Taxi cabs in Oxford may still have to apply for the rather archaically-named Hackney Carriage Licence, but Oxford City Council reckons it is keeping up with the times: it has decided to require all taxi-drivers in the city to install CCTV in their cabs, as a condition of receiving their licence. The cameras, which must capture both audio and video, will run permanently and must store data for 28 days in case police decide they would like retrospective access to the recording.
Privacy advocates are, not surprisingly, questioning the impact of such a move: Big Brother Watch said it showed “total disregard for civil liberties”.
Oxford City Council has, presumably, done a risk assessment of this proposal (after all, a council spokesperson is quoted as saying “The risk of intrusion into private conversations has to be balanced against the interests of public safety, both of passengers and drivers.” It would be fascinating to see the details of that risk assessment.
Interestingly, the UK Information Commissioner’s Office (ICO) Code of Practice on CCTV happens to make explicit mention of the use of audio recording in taxi cabs. It prefaces its comment with a clear warning on audio capture (my emphasis):
“CCTV must not be used to record conversations between members of the public as this is highly intrusive and unlikely to be justified. You should choose a system without this facility if possible. If your system comes equipped with a sound recording facility then you should turn this off or disable it in some other way.”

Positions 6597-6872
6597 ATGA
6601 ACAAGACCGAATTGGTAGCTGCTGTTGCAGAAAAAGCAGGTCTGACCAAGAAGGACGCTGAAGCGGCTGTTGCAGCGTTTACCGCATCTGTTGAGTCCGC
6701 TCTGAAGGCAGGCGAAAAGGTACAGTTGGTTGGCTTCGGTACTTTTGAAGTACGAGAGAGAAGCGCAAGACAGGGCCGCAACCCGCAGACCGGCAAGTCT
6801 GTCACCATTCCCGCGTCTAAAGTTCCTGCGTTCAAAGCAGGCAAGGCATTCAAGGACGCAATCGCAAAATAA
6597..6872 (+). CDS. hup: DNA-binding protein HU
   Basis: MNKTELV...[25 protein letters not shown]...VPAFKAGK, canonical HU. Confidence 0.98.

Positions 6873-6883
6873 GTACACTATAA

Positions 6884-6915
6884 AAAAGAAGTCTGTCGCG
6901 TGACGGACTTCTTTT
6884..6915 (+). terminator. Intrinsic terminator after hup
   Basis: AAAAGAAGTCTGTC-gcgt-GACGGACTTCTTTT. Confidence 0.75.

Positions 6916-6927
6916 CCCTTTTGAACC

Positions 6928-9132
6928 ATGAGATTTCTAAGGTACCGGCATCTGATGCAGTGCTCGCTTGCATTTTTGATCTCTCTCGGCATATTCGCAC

It goes on to say:
“There are limited circumstances in which audio recording may be justified, subject to sufficient safeguards. These could include:
- Where recording is triggered due to a specific threat, e.g. a ‘panic button’ in a taxi cab.”
In the limited circumstances where audio recording is justified, signs must make it very clear that audio recording is being or may be carried out.”
That looks to me as though it rules out the option of a permanent audio recording.
The CCTV Code of Practice is itself subsidiary to the Data Protection Act, which includes the following over-arching principle:
“3. Personal data shall be adequate, relevant and not excessive in relation to the purpose or purposes for which they are processed.”
It’s going to be very tricky for Oxford City Council to prove compliance with the Proportionality Principle, because another council (Monmouthshire) has come to precisely the opposite conclusion about whether taxi drivers should record what goes on in their cabs.
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